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Adjusting Government Policies for Age Inflation

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  • John B. Shoven
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    Abstract

    Government policies that are based on age do not adjust to the fact that a given age is associated with a higher remaining life expectancy and lower mortality risk relative to earlier time periods due to improvements in mortality. We examine four possible methods for adjusting the eligibility ages for Social Security, Medicare, and Individual Retirement Accounts to determine what eligibility ages would be today and in 2050 if adjustments for mortality improvement were taken into account. We find that historical adjustment of eligibility ages for age inflation would have increased ages of eligibility by approximately 0.15 years annually. Failure to adjust for mortality improvement implies the percent of the population eligible to receive full Social Security benefits and Medicare will increase substantially relative to the share eligible under a policy of age adjustment.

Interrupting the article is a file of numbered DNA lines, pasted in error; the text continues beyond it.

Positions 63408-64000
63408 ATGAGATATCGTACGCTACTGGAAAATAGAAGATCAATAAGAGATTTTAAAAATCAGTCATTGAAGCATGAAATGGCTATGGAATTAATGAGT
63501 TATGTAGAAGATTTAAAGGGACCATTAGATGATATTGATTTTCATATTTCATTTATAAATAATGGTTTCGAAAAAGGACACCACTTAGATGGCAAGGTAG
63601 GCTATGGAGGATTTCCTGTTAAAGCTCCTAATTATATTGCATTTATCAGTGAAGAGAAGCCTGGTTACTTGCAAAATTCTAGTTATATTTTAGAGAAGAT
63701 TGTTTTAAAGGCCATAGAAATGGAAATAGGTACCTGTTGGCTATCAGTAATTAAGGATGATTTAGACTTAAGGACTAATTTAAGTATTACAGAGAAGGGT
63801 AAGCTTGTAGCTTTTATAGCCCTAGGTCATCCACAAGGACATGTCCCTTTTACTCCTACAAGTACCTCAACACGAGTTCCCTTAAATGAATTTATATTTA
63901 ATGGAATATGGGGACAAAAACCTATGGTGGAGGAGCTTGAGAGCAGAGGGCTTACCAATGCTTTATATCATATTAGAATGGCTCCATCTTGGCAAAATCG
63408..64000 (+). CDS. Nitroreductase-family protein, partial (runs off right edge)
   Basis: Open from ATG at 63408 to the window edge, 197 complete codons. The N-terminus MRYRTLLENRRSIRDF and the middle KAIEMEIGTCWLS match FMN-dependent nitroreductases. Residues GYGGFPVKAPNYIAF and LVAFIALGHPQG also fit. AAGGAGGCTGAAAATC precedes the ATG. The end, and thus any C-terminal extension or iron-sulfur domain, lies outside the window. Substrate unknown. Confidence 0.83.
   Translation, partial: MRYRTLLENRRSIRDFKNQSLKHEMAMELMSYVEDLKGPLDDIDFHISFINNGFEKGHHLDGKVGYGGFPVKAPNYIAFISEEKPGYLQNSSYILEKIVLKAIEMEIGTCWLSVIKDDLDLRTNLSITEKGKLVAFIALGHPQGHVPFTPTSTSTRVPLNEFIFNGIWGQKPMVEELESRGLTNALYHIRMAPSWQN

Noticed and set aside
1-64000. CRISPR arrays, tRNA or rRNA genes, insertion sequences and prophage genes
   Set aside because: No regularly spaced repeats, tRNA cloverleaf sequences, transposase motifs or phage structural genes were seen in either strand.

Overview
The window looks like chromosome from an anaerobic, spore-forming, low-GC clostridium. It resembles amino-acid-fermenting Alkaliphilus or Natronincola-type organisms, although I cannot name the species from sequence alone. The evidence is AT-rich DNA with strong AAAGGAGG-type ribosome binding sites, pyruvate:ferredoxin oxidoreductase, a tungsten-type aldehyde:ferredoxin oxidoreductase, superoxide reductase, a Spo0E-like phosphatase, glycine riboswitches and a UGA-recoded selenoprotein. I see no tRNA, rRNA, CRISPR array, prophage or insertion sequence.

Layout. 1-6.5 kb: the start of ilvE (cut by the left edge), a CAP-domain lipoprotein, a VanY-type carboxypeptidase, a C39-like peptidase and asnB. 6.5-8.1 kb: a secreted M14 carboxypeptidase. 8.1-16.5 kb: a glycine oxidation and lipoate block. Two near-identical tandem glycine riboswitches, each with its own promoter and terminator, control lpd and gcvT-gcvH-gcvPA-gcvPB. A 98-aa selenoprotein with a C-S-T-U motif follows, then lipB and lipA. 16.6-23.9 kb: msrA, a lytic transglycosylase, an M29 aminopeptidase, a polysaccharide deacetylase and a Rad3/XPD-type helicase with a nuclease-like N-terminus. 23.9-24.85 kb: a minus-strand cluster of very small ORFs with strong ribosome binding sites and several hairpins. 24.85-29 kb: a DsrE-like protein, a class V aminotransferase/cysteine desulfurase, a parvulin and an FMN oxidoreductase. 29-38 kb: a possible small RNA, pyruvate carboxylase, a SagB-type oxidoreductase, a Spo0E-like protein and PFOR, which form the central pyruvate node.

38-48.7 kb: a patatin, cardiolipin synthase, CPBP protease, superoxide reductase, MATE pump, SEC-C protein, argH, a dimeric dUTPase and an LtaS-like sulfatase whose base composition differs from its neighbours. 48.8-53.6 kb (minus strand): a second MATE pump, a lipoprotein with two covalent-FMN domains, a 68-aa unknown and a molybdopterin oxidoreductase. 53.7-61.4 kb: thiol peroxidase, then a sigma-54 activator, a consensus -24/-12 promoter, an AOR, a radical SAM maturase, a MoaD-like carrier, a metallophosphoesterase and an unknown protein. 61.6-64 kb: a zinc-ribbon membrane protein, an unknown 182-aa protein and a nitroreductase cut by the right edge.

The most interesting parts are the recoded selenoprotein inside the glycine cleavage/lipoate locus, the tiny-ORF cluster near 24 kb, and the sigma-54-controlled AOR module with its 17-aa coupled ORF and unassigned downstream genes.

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    Bibliographic Info

    Paper provided by National Bureau of Economic Research, Inc in its series NBER Working Papers with number 14231.

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    Date of creation: Aug 2008
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    Publication status: published as Adjusting Government Policies for Age Inflation , John B. Shoven, Gopi Shah Goda. in Demography and the Economy , Shoven. 2011
    Handle: RePEc:nbr:nberwo:14231

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    1. David M. Cutler & Louise Sheiner, 1998. "Demographics and Medical Care Spending: Standard and Non-Standard Effects," NBER Working Papers 6866, National Bureau of Economic Research, Inc.
    2. Feldstein, Martin & Liebman, Jeffrey B., 2002. "Social security," Handbook of Public Economics, Elsevier, in: A. J. Auerbach & M. Feldstein (ed.), Handbook of Public Economics, edition 1, volume 4, chapter 32, pages 2245-2324 Elsevier.
    3. Eric French, 2004. "The Effects of Health, Wealth and Wages on Labor Supply and Retirement Behavior," 2004 Meeting Papers 96, Society for Economic Dynamics.
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    Cited by:
    1. Callan, Tim & Keane, Claire & Walsh, John R., 2009. "Pension Policy: New Evidence on Key Issues," Research Series, Economic and Social Research Institute (ESRI), Economic and Social Research Institute (ESRI), number RS14.
    2. Narciso, Alexandre, 2010. "The impact of population ageing on international capital flows," MPRA Paper 26457, University Library of Munich, Germany.

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